• be positive, helpful and friendly in their dealings with others

  • respect the authority and decisions of others

  • deal with disagreement in a constructive and helpful manner

  • respectfully challenge inappropriate behaviour in others

  • work in a manner that considers the personal safety of others and their own safety

  • recognise and thank others for their efforts

  • respond positively and sympathetically to members of the Aston Community who report harassment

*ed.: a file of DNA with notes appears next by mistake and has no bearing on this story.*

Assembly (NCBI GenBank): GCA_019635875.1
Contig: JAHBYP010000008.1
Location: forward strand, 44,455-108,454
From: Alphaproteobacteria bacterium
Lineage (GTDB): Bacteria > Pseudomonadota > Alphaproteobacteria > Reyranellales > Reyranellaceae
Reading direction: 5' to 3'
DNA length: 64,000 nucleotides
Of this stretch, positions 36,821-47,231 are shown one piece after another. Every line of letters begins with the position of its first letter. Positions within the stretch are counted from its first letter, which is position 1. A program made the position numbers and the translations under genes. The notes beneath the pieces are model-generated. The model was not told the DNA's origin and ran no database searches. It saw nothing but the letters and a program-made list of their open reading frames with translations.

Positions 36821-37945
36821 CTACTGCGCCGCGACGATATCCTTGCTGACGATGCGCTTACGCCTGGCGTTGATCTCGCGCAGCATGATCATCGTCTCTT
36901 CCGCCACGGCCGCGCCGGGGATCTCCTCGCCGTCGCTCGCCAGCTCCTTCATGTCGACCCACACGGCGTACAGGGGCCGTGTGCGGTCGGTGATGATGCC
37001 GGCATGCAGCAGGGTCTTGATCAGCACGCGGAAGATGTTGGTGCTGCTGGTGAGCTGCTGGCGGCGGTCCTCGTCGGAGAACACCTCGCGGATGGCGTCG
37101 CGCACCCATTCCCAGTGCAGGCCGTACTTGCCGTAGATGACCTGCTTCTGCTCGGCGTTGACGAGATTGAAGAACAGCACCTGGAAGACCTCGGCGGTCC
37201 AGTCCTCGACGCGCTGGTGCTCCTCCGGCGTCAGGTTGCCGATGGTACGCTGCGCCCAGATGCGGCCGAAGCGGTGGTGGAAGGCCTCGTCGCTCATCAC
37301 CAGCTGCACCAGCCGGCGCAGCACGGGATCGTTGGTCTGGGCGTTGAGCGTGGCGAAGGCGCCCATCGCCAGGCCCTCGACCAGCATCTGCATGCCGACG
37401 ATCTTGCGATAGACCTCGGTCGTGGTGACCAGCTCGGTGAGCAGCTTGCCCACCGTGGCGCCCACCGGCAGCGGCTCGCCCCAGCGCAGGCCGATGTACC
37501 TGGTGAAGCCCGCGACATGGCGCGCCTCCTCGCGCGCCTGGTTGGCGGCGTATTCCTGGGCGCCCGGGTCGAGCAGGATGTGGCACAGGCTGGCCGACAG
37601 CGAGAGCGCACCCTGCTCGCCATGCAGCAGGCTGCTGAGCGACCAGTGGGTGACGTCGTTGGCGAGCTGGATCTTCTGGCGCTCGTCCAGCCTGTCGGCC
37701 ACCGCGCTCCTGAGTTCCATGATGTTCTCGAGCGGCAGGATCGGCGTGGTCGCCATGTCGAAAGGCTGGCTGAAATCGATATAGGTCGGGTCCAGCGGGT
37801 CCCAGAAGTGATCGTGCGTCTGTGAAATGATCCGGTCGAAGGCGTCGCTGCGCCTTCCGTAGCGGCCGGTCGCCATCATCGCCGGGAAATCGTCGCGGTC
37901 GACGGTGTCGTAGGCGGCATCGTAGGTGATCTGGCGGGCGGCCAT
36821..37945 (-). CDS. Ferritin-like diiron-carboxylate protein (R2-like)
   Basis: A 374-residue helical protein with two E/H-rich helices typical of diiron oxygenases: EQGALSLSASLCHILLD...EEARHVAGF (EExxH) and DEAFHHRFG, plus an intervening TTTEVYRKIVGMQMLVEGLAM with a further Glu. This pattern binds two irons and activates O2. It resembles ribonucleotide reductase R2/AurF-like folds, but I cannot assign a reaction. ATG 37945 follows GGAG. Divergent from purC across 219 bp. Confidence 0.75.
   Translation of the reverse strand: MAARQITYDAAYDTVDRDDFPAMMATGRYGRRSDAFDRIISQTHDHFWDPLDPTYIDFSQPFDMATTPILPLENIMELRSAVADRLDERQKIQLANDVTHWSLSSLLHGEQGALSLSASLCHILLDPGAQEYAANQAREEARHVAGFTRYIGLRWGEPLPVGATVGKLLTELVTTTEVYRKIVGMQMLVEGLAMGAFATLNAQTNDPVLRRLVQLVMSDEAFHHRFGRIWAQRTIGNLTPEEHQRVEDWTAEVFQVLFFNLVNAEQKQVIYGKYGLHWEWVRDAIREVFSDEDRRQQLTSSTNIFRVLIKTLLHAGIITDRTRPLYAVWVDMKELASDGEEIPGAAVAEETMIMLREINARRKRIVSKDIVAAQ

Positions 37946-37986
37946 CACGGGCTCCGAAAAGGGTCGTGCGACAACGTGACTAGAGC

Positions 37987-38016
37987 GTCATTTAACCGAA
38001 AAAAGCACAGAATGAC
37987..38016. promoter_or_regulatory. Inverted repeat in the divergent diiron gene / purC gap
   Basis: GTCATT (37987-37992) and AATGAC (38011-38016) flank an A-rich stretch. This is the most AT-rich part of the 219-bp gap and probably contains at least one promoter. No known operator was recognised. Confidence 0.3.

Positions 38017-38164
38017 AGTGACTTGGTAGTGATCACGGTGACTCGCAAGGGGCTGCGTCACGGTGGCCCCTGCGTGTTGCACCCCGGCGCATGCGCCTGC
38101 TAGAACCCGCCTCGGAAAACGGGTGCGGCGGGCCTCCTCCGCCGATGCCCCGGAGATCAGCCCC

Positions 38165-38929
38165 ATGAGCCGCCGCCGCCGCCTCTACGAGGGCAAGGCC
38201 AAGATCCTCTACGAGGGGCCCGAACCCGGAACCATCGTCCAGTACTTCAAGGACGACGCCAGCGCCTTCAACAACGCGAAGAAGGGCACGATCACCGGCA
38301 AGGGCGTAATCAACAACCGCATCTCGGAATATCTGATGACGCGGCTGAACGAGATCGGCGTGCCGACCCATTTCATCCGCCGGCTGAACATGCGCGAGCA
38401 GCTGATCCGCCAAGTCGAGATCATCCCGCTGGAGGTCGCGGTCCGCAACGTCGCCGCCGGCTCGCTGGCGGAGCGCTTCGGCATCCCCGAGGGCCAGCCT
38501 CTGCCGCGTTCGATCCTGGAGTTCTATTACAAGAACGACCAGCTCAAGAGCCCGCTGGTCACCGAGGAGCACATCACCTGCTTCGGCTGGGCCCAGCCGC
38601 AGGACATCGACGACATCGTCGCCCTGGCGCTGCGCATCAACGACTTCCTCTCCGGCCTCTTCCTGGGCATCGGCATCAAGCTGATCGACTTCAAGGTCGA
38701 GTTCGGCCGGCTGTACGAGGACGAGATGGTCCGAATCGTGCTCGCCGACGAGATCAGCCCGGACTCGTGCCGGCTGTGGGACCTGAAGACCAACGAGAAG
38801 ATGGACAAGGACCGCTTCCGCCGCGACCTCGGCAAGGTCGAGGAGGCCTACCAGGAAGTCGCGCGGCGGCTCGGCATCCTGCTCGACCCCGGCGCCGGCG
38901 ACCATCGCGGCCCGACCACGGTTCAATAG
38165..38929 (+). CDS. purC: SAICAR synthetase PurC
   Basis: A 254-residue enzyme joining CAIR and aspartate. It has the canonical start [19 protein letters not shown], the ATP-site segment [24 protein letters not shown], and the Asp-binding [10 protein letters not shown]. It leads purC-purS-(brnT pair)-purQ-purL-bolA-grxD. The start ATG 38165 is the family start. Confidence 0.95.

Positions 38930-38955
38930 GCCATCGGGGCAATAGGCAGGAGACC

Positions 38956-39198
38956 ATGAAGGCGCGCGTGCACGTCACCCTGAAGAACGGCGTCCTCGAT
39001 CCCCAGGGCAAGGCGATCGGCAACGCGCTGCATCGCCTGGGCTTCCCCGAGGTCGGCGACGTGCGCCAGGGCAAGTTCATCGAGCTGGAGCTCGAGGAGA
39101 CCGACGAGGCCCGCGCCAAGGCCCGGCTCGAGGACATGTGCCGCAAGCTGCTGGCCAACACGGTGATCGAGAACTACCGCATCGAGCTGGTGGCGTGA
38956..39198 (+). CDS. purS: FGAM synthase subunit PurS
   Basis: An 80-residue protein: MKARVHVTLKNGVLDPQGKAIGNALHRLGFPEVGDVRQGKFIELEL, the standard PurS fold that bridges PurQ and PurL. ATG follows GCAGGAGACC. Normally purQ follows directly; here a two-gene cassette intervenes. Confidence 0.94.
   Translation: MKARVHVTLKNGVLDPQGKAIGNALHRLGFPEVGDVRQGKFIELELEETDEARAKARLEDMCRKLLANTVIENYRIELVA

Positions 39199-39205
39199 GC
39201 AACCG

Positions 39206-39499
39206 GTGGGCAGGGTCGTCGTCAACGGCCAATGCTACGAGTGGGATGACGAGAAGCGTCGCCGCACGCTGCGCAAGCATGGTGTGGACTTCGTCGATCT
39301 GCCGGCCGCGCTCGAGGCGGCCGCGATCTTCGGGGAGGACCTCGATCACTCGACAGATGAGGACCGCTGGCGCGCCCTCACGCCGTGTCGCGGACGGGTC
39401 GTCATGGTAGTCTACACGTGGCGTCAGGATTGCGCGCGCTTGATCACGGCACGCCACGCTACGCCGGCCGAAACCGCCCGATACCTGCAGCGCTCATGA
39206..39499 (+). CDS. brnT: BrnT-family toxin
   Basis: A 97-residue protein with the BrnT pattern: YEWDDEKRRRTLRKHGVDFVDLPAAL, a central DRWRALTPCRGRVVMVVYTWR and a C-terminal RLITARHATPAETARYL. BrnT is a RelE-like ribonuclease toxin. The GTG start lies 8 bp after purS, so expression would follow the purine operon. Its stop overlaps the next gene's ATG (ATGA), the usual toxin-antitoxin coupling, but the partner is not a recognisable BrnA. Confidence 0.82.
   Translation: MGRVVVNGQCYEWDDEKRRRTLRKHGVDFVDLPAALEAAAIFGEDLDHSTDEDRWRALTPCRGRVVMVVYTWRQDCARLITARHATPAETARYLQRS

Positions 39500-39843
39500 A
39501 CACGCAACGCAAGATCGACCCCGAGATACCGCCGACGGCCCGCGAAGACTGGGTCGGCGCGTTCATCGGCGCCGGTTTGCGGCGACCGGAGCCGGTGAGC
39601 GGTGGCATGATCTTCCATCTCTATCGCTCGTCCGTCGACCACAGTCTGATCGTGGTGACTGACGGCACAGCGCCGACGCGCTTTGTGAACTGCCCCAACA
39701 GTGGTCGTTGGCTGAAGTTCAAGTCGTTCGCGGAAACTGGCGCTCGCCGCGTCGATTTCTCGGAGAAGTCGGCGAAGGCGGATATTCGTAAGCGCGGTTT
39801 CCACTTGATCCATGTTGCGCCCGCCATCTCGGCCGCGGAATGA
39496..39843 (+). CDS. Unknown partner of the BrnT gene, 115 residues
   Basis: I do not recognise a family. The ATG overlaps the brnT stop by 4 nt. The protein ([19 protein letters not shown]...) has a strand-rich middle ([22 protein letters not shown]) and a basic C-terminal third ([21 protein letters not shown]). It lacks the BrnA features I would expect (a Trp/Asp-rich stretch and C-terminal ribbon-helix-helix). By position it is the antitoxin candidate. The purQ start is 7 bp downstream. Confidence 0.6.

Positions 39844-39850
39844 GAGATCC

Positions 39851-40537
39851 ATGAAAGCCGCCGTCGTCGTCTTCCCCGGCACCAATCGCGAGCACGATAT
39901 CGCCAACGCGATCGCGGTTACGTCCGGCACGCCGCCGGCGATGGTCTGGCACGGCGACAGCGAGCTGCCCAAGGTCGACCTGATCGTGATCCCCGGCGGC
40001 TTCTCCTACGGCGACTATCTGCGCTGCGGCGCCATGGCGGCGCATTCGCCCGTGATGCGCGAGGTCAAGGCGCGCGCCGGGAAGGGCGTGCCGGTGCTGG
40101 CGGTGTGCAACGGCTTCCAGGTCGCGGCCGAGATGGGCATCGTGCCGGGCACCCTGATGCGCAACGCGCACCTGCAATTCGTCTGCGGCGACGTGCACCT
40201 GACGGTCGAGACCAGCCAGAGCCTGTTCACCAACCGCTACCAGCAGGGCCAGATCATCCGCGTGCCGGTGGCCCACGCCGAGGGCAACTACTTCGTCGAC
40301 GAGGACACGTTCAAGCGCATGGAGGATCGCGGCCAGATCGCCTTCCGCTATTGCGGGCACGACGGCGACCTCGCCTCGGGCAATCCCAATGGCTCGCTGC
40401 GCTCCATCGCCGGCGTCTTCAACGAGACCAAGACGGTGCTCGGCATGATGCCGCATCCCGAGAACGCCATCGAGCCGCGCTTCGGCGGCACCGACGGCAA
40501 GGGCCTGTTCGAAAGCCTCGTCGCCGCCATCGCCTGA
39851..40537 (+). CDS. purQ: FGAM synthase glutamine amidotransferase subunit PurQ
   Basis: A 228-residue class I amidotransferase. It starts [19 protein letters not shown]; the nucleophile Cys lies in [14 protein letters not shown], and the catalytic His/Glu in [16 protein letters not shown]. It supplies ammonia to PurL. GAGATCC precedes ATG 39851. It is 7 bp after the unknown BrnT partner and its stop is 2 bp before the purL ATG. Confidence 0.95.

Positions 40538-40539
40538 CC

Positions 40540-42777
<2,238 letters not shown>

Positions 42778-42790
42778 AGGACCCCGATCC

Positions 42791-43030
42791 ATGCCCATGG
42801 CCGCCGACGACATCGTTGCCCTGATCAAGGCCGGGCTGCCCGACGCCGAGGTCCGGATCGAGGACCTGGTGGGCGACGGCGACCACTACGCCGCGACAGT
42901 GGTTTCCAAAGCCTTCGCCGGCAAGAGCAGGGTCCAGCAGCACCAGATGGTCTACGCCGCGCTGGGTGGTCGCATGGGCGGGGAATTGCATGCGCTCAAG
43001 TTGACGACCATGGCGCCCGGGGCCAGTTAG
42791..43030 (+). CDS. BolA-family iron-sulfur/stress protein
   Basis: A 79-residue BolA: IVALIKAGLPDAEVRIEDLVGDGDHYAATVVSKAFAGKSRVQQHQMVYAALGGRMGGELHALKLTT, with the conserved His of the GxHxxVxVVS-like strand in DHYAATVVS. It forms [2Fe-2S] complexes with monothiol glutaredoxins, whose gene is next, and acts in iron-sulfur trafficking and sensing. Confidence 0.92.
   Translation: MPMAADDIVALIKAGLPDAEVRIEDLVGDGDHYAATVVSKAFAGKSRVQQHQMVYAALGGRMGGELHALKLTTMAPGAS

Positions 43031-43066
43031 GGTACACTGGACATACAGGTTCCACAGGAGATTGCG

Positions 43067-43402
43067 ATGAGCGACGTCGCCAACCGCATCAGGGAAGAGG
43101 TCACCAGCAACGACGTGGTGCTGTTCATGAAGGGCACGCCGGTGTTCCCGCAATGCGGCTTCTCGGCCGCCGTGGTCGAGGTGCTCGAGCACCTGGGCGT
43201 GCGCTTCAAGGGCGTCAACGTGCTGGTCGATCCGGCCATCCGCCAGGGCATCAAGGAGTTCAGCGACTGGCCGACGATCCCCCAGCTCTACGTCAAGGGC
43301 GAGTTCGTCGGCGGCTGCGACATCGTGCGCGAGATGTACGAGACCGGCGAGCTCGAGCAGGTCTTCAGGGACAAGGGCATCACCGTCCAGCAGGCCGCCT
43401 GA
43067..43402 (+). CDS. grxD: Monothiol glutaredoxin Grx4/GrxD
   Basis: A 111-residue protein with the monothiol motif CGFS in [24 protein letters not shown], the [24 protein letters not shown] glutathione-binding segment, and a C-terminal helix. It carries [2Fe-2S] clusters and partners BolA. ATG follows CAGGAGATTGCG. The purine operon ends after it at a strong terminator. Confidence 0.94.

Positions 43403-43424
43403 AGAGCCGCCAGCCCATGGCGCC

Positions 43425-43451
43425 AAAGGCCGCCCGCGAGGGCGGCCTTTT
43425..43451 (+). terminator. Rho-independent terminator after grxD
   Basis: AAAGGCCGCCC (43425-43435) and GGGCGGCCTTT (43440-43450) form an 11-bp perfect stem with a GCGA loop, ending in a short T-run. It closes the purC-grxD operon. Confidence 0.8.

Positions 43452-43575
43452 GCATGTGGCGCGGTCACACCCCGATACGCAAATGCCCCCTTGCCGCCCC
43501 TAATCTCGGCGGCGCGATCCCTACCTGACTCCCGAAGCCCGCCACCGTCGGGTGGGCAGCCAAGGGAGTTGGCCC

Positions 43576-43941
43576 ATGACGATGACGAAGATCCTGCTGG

The University recognises that the work and study environment needs to be free from harassment, bullying, intimidation or violent behaviour of any kind. Harassment or intimidation of one member of the University community by another or by an external person will constitute unacceptable behaviour and the University is committed to the eradication of such behaviour. All members of staff and students are responsible for helping to ensure that individuals are not subjected to unacceptable behaviour of this kind. Equally, the University, in accordance with its Health and Safety Policy, will undertake to assess the risks to their staff and students of potentially violent behaviour and to take action to control any risks that are identified.  Any incidents of harassment, bullying, intimidation or violent behaviour on the part of staff or students will be regarded as grounds for disciplinary action which may result in dismissal or expulsion from the University. Victimisation of any individual who makes a complaint of harassment, bullying, intimidation or violent behaviour is not acceptable and will not be tolerated. The University will take appropriate action to protect and respond to such behaviour from external people. It will also provide appropriate support for its staff in circumstances where they are subjected to such behaviour.